For more than 20 years, Aboriginal Awareness Week in Calgary has served to celebrate and bring attention to the culture of Indigenous communities in and around the city.
Dignitaries, city councillors, representatives from the Calgary Fire Department, the Calgary Stampede, AAWC partner sponsors, and the public were on hand to open the start of the week’s events.
The grand entrance procession also marked the first time in two-years that ceremonies were held in person. The opening ceremonies were held at the Calgary Stampede Elbow River Camp.
Sikapinakii Low Horn, the 2022 Calgary Stampede First Nations Princess, was on hand to speak about the continuing importance of Indigenous people having a presence at the Stampede grounds.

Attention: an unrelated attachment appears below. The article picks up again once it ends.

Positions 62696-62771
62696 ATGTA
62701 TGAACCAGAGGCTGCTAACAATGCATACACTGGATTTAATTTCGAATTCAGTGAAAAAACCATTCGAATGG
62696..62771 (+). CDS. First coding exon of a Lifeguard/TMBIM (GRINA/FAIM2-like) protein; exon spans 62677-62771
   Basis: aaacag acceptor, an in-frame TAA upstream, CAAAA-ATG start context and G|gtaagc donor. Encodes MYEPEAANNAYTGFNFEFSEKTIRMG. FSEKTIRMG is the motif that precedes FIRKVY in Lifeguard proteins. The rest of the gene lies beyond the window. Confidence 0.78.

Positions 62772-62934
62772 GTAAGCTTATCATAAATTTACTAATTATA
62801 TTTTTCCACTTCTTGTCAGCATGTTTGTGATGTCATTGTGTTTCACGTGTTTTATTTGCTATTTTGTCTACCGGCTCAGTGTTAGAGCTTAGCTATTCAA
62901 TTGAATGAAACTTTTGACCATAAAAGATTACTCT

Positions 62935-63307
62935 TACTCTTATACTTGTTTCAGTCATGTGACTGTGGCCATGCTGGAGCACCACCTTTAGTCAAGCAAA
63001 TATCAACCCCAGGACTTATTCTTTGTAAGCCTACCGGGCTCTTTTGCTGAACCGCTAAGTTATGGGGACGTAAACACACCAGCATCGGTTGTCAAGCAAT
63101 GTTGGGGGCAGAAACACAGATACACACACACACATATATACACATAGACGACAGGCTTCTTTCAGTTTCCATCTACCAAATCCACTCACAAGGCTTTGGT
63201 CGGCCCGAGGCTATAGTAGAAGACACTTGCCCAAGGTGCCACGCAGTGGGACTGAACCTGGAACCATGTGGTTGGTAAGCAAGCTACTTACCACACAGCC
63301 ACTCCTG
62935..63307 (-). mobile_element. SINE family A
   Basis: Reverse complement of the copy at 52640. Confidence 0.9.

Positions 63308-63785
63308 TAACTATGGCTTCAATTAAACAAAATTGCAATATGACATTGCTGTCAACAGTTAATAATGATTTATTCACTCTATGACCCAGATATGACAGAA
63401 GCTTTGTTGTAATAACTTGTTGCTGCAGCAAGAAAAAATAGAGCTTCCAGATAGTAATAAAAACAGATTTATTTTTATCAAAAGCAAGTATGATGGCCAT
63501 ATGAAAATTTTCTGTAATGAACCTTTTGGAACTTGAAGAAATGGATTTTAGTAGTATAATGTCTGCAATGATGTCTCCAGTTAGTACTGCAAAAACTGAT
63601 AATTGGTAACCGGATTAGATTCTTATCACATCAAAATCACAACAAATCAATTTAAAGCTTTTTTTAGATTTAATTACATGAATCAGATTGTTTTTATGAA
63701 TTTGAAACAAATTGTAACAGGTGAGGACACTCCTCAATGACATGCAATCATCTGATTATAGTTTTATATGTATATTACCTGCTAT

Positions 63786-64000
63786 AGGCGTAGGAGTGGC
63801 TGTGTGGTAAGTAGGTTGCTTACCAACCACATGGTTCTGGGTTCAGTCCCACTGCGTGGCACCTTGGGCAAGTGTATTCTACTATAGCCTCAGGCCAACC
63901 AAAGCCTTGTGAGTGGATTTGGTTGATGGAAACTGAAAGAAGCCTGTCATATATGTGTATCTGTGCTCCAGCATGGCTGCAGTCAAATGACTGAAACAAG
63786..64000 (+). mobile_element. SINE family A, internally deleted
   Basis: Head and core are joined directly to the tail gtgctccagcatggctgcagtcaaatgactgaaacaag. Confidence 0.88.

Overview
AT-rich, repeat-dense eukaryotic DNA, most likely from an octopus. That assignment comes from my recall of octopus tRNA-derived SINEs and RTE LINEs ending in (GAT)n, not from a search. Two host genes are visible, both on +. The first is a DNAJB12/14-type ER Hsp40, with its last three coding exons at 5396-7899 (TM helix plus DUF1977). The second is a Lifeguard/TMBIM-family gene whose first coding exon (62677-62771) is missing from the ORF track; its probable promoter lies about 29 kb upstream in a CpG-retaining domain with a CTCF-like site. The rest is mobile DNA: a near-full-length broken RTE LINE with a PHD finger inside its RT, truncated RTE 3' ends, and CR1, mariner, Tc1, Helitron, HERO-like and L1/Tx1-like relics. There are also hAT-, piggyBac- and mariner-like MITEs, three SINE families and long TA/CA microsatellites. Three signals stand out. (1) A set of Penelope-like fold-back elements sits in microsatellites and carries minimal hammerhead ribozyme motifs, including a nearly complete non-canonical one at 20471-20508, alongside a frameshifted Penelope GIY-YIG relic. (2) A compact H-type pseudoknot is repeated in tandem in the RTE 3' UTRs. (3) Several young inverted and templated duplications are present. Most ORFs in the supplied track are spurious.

“I want to speak of one very important community leader was also from Siksika, Elder Maggie Black Hill, who was a little girl in 1912 when her family came to Camp, and that shows how strong the relationship is for the 110 years between Treaty Seven and the Calgary Stampede” said Low Horn.
“This makes me incredibly proud. When I think about the century plus relationship that is highlighted and honoured, especially during Indigenous Awareness Week in Calgary,” she said.
A full listing of the history of AAWC, and upcoming events is available at www.aawc.ca. The week culminates on Saturday, June 25, with National Indigenous Family Day and Powwow at the south grounds of Stampede Park.